New Braunfels Herald Zeitung, December 22, 1991

New Braunfels Herald Zeitung

December 22, 1991

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Issue date: Sunday, December 22, 1991

Pages available: 29

Previous edition: Friday, December 20, 1991

Next edition: Tuesday, December 24, 1991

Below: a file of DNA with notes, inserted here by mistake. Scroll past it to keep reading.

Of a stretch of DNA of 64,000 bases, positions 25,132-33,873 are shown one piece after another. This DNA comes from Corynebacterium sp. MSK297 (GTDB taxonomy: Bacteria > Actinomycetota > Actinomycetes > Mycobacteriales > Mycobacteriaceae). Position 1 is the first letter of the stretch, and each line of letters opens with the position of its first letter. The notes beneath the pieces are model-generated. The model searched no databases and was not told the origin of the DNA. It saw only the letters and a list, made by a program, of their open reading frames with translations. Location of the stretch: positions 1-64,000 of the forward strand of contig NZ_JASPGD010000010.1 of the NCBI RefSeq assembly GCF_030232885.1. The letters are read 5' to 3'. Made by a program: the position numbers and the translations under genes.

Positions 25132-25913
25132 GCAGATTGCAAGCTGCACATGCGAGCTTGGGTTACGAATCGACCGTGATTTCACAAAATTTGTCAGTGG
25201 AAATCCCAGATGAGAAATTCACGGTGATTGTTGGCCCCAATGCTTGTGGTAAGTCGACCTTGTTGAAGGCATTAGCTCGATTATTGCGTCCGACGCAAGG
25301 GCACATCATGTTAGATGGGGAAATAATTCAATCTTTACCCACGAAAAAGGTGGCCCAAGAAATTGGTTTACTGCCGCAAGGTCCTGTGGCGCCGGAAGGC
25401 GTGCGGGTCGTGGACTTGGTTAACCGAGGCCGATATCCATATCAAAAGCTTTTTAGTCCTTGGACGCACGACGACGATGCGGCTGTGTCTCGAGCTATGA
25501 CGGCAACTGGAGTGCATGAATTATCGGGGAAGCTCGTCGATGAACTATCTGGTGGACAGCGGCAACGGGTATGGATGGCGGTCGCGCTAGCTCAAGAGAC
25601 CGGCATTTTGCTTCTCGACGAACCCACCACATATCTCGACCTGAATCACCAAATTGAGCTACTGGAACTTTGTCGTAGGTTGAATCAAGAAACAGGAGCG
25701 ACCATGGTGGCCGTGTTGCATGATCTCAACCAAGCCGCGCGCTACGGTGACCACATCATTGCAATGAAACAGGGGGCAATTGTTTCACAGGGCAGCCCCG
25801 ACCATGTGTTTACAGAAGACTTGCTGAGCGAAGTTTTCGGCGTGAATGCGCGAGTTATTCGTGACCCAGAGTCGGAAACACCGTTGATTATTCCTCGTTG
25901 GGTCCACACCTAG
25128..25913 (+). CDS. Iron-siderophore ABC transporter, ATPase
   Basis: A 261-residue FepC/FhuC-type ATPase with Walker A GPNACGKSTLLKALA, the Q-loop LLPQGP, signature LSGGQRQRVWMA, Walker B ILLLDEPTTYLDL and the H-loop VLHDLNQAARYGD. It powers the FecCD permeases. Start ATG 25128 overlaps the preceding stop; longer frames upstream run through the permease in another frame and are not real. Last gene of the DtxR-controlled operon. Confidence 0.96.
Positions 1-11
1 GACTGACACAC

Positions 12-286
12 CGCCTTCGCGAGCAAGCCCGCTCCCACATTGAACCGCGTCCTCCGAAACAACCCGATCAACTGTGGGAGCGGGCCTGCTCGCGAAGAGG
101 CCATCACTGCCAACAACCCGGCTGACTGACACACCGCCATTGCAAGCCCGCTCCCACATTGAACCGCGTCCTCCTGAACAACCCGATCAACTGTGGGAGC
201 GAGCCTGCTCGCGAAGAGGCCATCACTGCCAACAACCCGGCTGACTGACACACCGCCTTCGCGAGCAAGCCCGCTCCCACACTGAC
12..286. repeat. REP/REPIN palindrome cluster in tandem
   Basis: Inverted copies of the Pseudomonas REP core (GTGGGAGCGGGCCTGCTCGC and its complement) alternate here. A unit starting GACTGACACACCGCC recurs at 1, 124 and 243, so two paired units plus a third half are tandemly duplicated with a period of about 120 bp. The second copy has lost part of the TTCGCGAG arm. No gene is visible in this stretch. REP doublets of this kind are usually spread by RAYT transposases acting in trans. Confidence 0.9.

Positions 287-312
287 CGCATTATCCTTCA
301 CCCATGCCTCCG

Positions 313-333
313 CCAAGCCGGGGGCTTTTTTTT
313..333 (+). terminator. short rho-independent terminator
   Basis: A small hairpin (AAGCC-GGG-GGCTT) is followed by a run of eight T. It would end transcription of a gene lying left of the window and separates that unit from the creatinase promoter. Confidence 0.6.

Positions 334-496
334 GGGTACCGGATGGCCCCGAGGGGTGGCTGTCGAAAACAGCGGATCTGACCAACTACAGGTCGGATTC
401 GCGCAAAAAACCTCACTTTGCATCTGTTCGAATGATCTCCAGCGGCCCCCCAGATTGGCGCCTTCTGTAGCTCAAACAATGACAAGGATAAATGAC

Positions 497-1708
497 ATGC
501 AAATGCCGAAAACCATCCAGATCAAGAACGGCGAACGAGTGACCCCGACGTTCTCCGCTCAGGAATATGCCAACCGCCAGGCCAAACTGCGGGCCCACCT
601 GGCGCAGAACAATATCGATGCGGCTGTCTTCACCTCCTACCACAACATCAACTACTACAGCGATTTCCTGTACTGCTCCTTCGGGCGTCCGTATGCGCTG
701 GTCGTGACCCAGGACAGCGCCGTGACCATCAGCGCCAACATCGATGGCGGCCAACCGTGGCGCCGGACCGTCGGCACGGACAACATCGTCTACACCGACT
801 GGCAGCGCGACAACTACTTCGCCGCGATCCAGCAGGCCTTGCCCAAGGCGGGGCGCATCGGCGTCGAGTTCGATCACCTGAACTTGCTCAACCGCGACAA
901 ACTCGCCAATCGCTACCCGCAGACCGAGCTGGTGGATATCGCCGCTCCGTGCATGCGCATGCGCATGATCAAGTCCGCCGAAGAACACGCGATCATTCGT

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New Braunfels Herald Zeitung (Newspaper) - December 22, 1991, New Braunfels, Texas 75 cents Vol. 140, No. 23 Constant rains flood county rn - This camper at the New Braunfels RV Park, under the Interstate 35 bridge in New Braunfels, was found in flooding waters from the Guadalupe River Friday evening. (Photo by Robert Stewart) Remembering the flood of '72 Umbrellas and rain gear were the necessities when traveling out of doors this week. (Photo by Bill Ervin) Road construction crews were called to Koehler Street Saturday to temporarily repair a washed out bridge (Photo by Bill Ervin) This car was swept into a creek bed off of River Road By LARRY ROWE Staff Writer As threatening rains and flood 'warnings reached their climax Friday night, many of New Braunfels’ citizens were forced to recall a similar night 20 years ago, when flood waters took the lives of more than 15 citizens. “It was a scary evening,” Fire Marshal Elroy Friesenhahn said Saturday. “The rains were similar to what they were last night, because it had been raining and drizzling for days before, and then it started raining real hard. It was hard to describe — yesterday, I had the feeling that the same type of situation was taking place.” Although new flood control dams and better emergency training have made New Braunfels a much safer city during such weather conditions, Friesenhahn said the storm brought up memories of the night in May 1972, when he and fellow firefighters grounded at station #4 listened to dispatch calls answered by the other stations. One firefighter was washed into the flood waters on his way to work, Friesenhahn said. “Later on the following day, we found his body underneath one of the bridges." On that day, he viewed the damage while assisting police in securing flood'Zone areas. “Houses were destroyed or washed off of their foundations. All the houses down in the (Landa) Estates were just covered with mud and debris if they weren’t destroyed.... It was just unbelievable all the destruction that water can do.” Council Member Rudy Seidel lived on Rio Drive near Interstate 35. a neighborhood that suffered total devastation from the flood waters of the Guadalupe River. Seidel said his family managed to escape before the situation became life-threatening because they mistakenly thought his wife was having a heart attack and tried loProblem areas *ity and county road crews have been busy barricading major roadways in and around New Braunfels. Some of those areas included: Post Road Koehler Street Landa Street U.S. 81 Interstate 35 Farm-to-Market 725 take her to the hospSaL^^^^^ After they left, several neighbors were killed by the flood when their houses were swept from the foundations and smashed together like dominoes. “The next morning, we went down to where our house used to be,” Seidel said. “It was very hard to find where it even was because all these houses were gone, utilities poles were gone. a lot of the trees were gone. There was debris everywhere. “When I saw devastation on TV, I always thought, gosh. I can imagine how those people feel, but you can’t you can’t imagine until it’s happened to you.” Don Jackson, a member of the Elks Lodge who u JI ped rescue flood victims on that night, recalled the sight of drowning cows stuck in fences as he and others maneuvered a boat through a residential area near the Dry Comal Creek. He said they rescued one elderly couple from a home at the end of Hickory Avenue who were reluctant to leave their belongings “W'hen we got there, they had two or three feet of water in the house, and we had to go pick them up and put them in the boat,” Jackson said.Emergency officials mobilizing to ward off dangers from flooding VO/I?CIV*0SundayDecember 22,1991 Serving NEW BRAUNFELS and COMAL COUNTY I Home of Los Thom fining Brsunfril 3 Sections, 46 Pages By ROBERT STEWART StWriter Rising floodwaters in New Braunfels and surrounding areas caused by more than 13 inches of rain since Tuesday had local emergency agencies mobilizing to deal with impassable roads and stranded motorists. “We had no major difficulties,” said Elroy Friesenhahn, New Braunfels fire marshal. “There were five incidents where we had to get people out of their cars where streets had flooded and one incident where lightening struck a transformer at U.S 81 and Walnut Avenue. We did call in the off-duty personnel who live in the city to come to the central station and be on standby. Once we got that all accomplished, the rain started to diminish. It was a good exercise for us.” The Emergency Operations Center at the New Braunfels Police Department was quickly put into action to coordinate activities. Extra personnel were activated by the New Braunfels Police Department, Fire Department and Street Department to respond to the high-water emergency. “We kept over the day shift and we worked double-shift until about 11 p.m.,” said Ll. Felix Roque. “We were Jiusy but we managed pretty good. We were able to keep anybody from getting hurt — that was our primary goal.” Roque added that police worked closely with the Street Department to barricade impassable areas. “I just feel real comfortable that if the situation ever does get worse that we’ll be ready to go,” Syring said. “I’m just real ecstatic with the way the operations have gone so far.” New Braunfels Fire Chief Phil Baker said that the city’s volunteer firefighters and all the off-duty professional firefighters were called in al 7:30 p.m. “Basically we were rescuing people in low-watcr crossings,” Baker said. For more coverage see Page 2A “We had a couple of regular ambulance calls in the middle of that.” Some locations were hard to reach by ambulance because of high water. Baker said. “We had a couple of places where we had lo respond from the other side with a different EMS unit,” Baker said, adding that the firetrucks generally don’t have any trouble getting around. “We established crews and set-up some response teams with our swift-water rescue people on the teams,” Baker said. “They didn’t actually have to go out and do anything (in the water). They were basically just helping stranded motorists whose cars stalled out.” “We’ve got the type of personnel who say ’let’s go do something (to help)’,” Friesenhahn said. Friesenhahn said that while officials did not evacuate anybody from their homes, nine people who felt uncomfortable with the rising water did go to the National Guard Armory where the Red Cross had established an evacuation center. “We had the shelter started at 8 p.m. and we were there until 11:15 p.m.,” said Darren Bnnkkoeter, chairman of Disaster Services for the Red Cross in New Braunfels. “There were some people evacuated but they chose to stay the night with friends and family.” The armory was chosen for the shelter Friday night because access to downtown locations was uncertain because of flooding, Bnnkkoeter said. “We’ve had such heavy rains in the local area we have the potential for some major problems if the rains just happen to hit wrong,” said John Spccht, general manager of Guadalupe Blanco River Authority (OBRA), the agency that determines the water release from Canyon Lake Dam “We will continue to monitor and operate the systems to keep everything moving through as rapidly as we can without having any unnecessary impacts on local areas.” Specht said the GBRA cannot simply release all water to go downstream and can’t cut off all flow from the Canyon Lake Dam to reduce the amount of water in New Braunfels. “Everything is open and being coordinated to pass the water as efficiently as we can,” Specht said. “There are no flood control structures downstream and so all we can do is try to pass the waters as they occur. The (Canyon Dam) release presently is just a little over 200 cubic feet per second and that is needed to maintain the upper portion of the river.” The GBRA is an organization that develops water resources, operates facilities to manage river flow and conserves water resources The GBRA works in conjunction with the Corps of Engineers, th. National Weather Service and governmental agencies. Specht said. “Sometimes the local tributaries are coming in so heavy and causing some localized flooding there’s really nothing that can be done about that,” Specht said. “Once the flow exceeds the normal capability of the river to carry it, it’s going to begin to go over banks iii places With a little bit of luck maybe this thing won’t catch us with another major storm cell.” The Canyon Lake reservoir and the small flood-retarding structures that have been constructed on tributaries like the Dry Comal Creek. Blieders Creek and York Creek are designed to prevent major flooding further downstream. “Certainly they’re helpful and there is no danger right al this moment of a major flood occurring,” Specht said. “Conversely, if it rains a great deal more, very fait, then you could have some very serious problems,” he vaid. “It’s a dangerous situation, bul at this point everything is in pretty good shape. We just have such unusual circumstance occurring here.” City barricading local roadwaysGood Day There continues lo be a high chance of rain today. The clearing should begin on Monday. For more weather information see Page 2A. Inside: BUSINESS........................10A CLASSIFIED................14-18A COMICS............................10B CROSSWORD....................3A DEAR ABBY.......................BB EDUCATION.......................4B ENTERTAINMENT............11B FORUM...............................5A KALEIDOSCOPE..........1-12B OPINIONS...........................4A RECORDS..........................SA 8PORTS......................11-14A By LARRY ROWE Blaff Writer City road crews put up every road barricade they could find Friday night after storm clouds unleashed another four arui a half inches of rain over New Braunfels, causing road closings and damage The thunderstorm oil this fourth •veiling of rain caused road cave-ins on Santa Clara Avenue, Walnut Avenue, and Landa Street after saturated soil beneath the pavement collapsed, City Engineer Bill Dobrowolskt said. These have been temporarily repaired with base material, but “will not be what you’d consider a real good passable road” because they may soften with more rain, he said. New Braunfels received 4.81 inches of rain in a 24-hour period ending at 7 a m Saturday, and the total amount since Tuesday night was 13.45 inches. “We won’t be able lo assess a lot of road damage for several da> s after it stops raining, because it doesn’t have a traffic load on it lo make it deteriorate,’’ Dobrowolskt addedCarriers fighting inclement weather Michael Thomas prepares to take out the Herald (Photo by BW Ervin) As the rains continued to fall the past few days, canters that deliver (he Herald Zcmmg have been all wet Since Tuesday, sonic ol the carriers have not been able lo pass through rising water to deliver sonic of the papers, aud Circulation Manage! Carol Ann Avery. ”1 imagine maybe 50 to IOO households have gone without a paper during the wet week, she stud. Bul while some people have not received their papers. Avery aaa! the earners arc keeping track ol that tact, she said. "As quickly as they can they will get ui there with all of the issues," she said. For more information about deliveries call 625-9144, ;